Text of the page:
Part I: Catching up with Booker Vance and Alyss Weissglass
Alyss Weissglass, Oak Park River Forest ‘14, and Booker Vance, Kenwood Academy ‘15, shared the stage in Chicago Youth Shakespeare’s 2014 production of As You Like It. Since their time portraying Orlando and Oliver, respectively, the two have gone on to use the lessons learned through CYS to do great things-- both on and off stage.
Alyss, a rising senior at Carnegie Mellon University, is still involved with theater in her free time. In fact, while directing a recent university production of Rosencrantz and Guildenstern Are Dead, she says that she used acting techniques she gained exposure to in CYS to strengthen the show. When she’s not in the theater, she studies computer science and studio art. This summer, Alyss is combining her cerebral and creative skills while interning with Vimeo, the popular video-sharing website.
For Booker, CYS was an opportunity to see himself in Shakespearean roles he previously believed to be off limits. He points out, “A lot of time when you have people that are either minorities or that have accents, they think with Shakespeare you have to put on a certain Shakespearean dialect. That’s not the case.” He credits CYS for a shift in his acting career, explaining, “It was like an ability had been woken up inside of me. I was able to do bigger shows, take on different roles, take on different leads, take on supporting roles.” Booker, a rising junior studying acting at Morehouse College, has returned to Chicago this summer to appear in Twelfth Night as Duke Orsino with the Hyde Park Community Players opening July 14th.
CYS was a chance for Alyss and Booker to get to know people outside of their regular social circles. Alyss points out that it was her first time acting with people whom she’d never met before--different from the school productions she was used to. Booker adds, “It was such a diverse array of people. It was kids from Oak Park, to South Side, to West Side.” Alyss and Booker continue to stay in touch with the rest of the As You Like It cast through social media.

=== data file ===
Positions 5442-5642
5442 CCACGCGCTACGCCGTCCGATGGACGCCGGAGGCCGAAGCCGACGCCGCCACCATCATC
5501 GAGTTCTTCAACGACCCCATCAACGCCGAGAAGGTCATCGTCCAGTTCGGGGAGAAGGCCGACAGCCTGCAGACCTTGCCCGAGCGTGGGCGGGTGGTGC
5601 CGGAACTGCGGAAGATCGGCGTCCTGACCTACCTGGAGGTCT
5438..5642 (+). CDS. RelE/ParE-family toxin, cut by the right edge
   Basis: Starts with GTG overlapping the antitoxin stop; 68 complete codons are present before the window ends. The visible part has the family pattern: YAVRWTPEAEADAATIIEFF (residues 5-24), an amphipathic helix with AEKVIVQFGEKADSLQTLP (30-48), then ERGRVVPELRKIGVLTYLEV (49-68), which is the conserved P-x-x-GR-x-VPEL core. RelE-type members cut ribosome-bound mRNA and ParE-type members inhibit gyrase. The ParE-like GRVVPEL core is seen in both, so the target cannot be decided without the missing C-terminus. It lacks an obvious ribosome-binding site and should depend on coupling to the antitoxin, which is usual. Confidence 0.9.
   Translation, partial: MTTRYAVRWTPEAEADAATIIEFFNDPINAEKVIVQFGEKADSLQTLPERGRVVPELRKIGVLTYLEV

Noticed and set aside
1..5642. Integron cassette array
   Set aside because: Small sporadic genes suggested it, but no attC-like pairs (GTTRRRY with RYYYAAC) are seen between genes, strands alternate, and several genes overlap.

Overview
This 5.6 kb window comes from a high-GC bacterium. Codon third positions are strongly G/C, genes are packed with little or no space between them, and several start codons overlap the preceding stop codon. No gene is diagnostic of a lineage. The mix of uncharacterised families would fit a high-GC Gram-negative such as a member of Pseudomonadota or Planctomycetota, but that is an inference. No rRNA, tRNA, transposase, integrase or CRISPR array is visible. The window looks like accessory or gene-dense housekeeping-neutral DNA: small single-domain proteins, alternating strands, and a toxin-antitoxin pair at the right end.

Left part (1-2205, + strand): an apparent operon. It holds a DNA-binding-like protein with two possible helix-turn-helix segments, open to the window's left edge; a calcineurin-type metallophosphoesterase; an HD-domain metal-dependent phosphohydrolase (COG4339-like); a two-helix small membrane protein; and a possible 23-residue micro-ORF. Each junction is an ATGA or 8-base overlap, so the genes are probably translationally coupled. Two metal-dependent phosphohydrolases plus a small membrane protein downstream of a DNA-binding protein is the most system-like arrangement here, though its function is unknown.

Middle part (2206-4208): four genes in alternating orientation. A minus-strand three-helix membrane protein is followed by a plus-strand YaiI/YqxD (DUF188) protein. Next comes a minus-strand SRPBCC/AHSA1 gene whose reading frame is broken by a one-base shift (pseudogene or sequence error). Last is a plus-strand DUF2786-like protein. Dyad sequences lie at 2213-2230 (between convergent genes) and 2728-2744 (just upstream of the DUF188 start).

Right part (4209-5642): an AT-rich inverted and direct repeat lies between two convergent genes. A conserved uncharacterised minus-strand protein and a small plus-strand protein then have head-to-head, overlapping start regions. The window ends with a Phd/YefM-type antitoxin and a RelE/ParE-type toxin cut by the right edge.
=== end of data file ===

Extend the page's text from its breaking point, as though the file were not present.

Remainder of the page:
Alyss cites her time in CYS as vital for teaching her to accept people, even when the costumes come off and the stage lights go down. She appreciates how the skills she’s gained from acting bleed into other areas of her life, saying, “Acting doesn’t end when you leave the theater. All the things you learn about--being true to a character, existing authentically in a space and in your body--can and should be applied to your real life.” Booker agrees, adding that CYS taught him the importance of vulnerability. He explains, “As a man, we are taught not to show emotions a lot and we’re taught to conceal them.” During his time in the program, he was able to grow more comfortable with himself, thereby becoming a stronger actor. Booker explains, “The big thing that CYS taught me is it’s okay to be open. It’s okay to let other people in. It’s okay to be vulnerable.
Check out some of our favorite Bard books and articles:
Read Louis Fantasia's Introduction to Playing Shakespeare's Characters: Monarchs and Madmen
Released in 2019